The fix now is simple. While Sen. Charlie Shields, who backed the measure, laments the loss of transparency the bill's supporters claim to have sought, he continues to mix apples and oranges. Stopping the party committees from serving as money launderers was a wonderful idea, and it brought transparency. But there was no appropriate reason to get rid of individual donation limits, and it surely had nothing to do with transparency. The irony is that when we criticized the Republicans who run the House and Senate for getting rid of the limits, they blamed a Democrat for proposing the amendment. That was a convenient excuse, but voters shouldn't stand for it this time.
If lawmakers truly want to defend unlimited giving, let them make the argument. Let them point to the $100,000 donations some of them have been receiving and tell voters why that's good. But don't let them compare the unlimited giving with the rule to keep party committees from serving as middle men. One has nothing to do with the other. Never did.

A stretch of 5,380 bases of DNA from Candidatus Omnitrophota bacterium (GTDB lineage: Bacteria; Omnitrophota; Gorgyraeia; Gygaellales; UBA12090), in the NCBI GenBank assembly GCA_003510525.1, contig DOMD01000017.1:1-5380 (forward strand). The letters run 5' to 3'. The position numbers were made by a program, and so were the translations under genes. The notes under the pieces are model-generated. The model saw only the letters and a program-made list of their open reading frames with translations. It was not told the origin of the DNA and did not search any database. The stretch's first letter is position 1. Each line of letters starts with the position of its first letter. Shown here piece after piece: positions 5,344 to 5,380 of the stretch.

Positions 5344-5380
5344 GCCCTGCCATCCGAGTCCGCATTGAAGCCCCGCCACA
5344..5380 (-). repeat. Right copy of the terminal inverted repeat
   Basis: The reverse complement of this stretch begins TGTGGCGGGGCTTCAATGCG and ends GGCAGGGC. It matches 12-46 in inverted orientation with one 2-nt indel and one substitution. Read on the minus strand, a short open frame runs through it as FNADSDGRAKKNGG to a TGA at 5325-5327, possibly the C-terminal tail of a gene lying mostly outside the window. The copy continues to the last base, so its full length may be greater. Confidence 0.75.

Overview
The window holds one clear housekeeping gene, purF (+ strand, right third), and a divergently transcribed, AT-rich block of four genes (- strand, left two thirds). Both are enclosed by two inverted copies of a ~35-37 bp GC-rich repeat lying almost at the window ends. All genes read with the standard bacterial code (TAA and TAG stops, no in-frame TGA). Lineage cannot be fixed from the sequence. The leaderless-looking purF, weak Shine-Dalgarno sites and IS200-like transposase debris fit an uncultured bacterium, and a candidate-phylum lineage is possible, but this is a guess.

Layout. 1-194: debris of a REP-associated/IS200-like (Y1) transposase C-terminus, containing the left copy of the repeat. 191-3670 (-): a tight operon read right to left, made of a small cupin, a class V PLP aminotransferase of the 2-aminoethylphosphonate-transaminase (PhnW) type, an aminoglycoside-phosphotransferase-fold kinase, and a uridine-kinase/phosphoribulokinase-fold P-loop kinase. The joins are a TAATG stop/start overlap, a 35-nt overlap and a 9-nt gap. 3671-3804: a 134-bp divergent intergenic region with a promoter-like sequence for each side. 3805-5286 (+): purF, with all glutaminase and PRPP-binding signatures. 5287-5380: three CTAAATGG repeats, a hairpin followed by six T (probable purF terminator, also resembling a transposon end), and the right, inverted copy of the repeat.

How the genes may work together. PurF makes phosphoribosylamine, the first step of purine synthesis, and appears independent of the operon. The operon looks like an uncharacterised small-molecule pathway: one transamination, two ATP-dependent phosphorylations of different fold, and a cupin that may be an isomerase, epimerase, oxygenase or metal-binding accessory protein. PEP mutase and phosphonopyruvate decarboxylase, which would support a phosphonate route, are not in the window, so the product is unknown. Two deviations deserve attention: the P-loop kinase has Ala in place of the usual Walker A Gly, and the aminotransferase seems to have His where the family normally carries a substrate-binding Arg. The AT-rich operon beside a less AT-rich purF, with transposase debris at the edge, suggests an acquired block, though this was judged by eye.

Missouri's brief window into the world of unlimited campaign spending showed us clearly that big money — make that huge money — is destroying any possibility that the individual still has a voice in how our government is run.
There will be those who continue to claim that any restriction of campaign contributions is an unconstitutional limit on free speech. That has always been nonsense. The people who gave $100,000 still have the right to back whatever candidate they want. They can write letters to the editor, call in on radio programs, put signs in their yards, show support for their candidate in hundreds of way, but the idea that the speech of the wealthy should be worth more than that of the rest of us, is a concept that goes against the principle of equality that has made this country great.